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Gerald Fitzgerald’s Market Review March 4th

04 March 2019




Stock markets remained broadly in the black last week driven by ongoing optimism on US China trade talks. The Shanghai Composite rose +6.8%, whilst the S&P 500 index breached 2,800 points, a position not seen since early November 2018 and well above the festive lows of 2,350.

Within the Eurozone, headline inflation rose marginally to 1.5% in February albeit core inflation remained at 1.2%, a position significantly short of the ECB’s 2% target. The outlook for Eurozone inflation expectations rose marginally helping to lift German bond yields by 0.09% over the week. Elsewhere, the never-ending story that is Brexit continues to play out with Theresa May looking for more time. With European elections due on May 3rd the scope for any extension may be limited however.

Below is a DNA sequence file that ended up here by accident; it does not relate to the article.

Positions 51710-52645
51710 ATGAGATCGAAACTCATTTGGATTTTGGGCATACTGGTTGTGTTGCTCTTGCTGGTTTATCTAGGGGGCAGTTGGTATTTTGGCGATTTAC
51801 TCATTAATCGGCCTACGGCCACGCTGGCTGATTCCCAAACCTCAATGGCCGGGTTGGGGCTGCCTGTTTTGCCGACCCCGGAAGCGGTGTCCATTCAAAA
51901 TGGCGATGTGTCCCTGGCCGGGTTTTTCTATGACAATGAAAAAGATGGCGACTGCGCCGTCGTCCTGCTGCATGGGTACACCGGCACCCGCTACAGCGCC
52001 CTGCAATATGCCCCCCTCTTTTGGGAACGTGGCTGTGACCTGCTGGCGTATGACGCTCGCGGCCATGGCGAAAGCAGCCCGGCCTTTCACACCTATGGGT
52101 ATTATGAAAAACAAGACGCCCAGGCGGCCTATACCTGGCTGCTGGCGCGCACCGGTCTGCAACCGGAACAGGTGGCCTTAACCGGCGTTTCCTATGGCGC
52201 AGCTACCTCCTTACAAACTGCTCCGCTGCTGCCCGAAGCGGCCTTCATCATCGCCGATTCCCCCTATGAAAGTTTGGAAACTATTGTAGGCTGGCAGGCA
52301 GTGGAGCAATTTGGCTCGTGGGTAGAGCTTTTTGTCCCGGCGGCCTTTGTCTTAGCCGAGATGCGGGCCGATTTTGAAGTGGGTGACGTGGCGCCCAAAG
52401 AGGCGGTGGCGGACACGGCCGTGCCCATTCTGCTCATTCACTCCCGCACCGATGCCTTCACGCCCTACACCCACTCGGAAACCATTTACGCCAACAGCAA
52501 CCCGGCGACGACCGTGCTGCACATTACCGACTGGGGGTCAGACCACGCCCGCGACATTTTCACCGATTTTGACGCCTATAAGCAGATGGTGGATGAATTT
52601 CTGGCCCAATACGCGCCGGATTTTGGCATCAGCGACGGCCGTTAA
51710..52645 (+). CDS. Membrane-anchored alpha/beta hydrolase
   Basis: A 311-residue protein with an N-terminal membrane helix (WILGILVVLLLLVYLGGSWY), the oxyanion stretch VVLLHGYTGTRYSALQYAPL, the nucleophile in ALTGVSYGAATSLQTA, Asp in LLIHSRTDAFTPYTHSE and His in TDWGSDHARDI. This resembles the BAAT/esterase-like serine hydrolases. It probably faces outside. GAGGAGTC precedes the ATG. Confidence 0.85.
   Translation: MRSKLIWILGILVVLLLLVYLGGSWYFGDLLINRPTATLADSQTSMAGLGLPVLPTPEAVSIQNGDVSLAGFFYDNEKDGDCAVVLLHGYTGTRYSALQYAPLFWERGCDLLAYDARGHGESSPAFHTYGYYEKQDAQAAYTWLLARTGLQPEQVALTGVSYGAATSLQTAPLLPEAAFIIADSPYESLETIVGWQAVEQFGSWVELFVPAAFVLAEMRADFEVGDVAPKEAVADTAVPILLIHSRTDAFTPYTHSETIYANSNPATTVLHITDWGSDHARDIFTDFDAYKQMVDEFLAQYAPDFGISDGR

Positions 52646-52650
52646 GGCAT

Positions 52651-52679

The European Central Bank holds a policy meeting on Thursday where further support measures may be signalled. These include increasing bank lending to ensure the cessation of the ECBs Quantitative Easing program does not impact the flow of credit and investments within the Eurozone.

China is set to announce its budget and economic growth targets this week – markets will look for clues as to the impact the recent trade stand-off with the US is having on the longer-term prospects for the country. Elsewhere, Eurozone PMI figures are due for release this week along with US non-farm payrolls.



The index provider, MSCI, has announced this week it will raise the allocation to mainland China listed A-shares from its current 5% allocation to 20% by the end of November 2019. This will see the allocation within the MSCI Emerging Market equity index increasing from c0.8% to c3.3%. Were Chinese A-shares to be fully integrated into the index this would result in China accounting for over 40% of the overall index.